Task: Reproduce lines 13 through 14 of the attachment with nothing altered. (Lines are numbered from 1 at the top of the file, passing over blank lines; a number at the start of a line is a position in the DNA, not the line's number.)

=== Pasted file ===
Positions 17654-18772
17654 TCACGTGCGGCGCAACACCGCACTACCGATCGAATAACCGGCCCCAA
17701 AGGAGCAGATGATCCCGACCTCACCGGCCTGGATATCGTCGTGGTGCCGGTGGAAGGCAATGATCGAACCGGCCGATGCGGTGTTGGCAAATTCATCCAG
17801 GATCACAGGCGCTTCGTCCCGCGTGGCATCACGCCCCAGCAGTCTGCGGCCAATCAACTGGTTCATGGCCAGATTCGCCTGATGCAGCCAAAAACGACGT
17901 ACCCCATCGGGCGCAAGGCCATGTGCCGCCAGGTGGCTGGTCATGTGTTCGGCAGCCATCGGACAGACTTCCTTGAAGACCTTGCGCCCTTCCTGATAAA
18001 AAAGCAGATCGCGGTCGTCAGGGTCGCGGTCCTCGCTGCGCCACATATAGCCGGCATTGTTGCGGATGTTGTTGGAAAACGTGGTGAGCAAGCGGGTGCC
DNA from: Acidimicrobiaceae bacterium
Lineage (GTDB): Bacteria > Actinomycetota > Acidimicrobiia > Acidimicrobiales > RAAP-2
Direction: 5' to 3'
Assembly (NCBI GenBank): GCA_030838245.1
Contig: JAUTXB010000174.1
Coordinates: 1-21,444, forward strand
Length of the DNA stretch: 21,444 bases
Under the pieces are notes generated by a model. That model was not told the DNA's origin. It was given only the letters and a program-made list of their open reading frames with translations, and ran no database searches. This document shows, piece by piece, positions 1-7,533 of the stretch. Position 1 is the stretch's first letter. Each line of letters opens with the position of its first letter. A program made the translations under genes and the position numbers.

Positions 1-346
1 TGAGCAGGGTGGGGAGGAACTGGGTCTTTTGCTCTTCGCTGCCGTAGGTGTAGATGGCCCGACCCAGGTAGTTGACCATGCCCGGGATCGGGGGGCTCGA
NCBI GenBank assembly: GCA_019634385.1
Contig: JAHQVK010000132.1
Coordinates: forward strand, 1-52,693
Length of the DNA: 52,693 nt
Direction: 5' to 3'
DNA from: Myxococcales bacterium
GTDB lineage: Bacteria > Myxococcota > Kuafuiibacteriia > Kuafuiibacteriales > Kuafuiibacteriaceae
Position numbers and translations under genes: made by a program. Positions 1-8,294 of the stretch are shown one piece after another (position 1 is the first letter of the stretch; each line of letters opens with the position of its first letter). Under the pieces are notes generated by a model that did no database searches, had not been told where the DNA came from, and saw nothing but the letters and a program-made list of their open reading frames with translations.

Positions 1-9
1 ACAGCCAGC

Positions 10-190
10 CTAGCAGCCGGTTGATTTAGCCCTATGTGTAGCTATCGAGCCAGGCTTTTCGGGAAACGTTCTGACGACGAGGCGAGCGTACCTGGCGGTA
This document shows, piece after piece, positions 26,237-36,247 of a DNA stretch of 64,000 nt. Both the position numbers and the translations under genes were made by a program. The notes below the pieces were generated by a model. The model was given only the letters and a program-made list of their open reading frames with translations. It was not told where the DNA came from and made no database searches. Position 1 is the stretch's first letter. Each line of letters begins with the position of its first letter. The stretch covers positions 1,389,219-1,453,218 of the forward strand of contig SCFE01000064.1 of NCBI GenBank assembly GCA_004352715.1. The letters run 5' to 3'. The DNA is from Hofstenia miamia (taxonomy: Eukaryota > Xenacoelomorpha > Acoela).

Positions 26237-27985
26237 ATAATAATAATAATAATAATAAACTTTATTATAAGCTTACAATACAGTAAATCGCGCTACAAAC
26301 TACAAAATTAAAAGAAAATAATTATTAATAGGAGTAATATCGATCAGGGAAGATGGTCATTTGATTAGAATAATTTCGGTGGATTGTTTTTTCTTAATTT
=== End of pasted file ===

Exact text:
Length of the DNA stretch: 21,444 bases
Under the pieces are notes generated by a model. That model was not told the DNA's origin. It was given only the letters and a program-made list of their open reading frames with translations, and ran no database searches. This document shows, piece by piece, positions 1-7,533 of the stretch. Position 1 is the stretch's first letter. Each line of letters opens with the position of its first letter. A program made the translations under genes and the position numbers.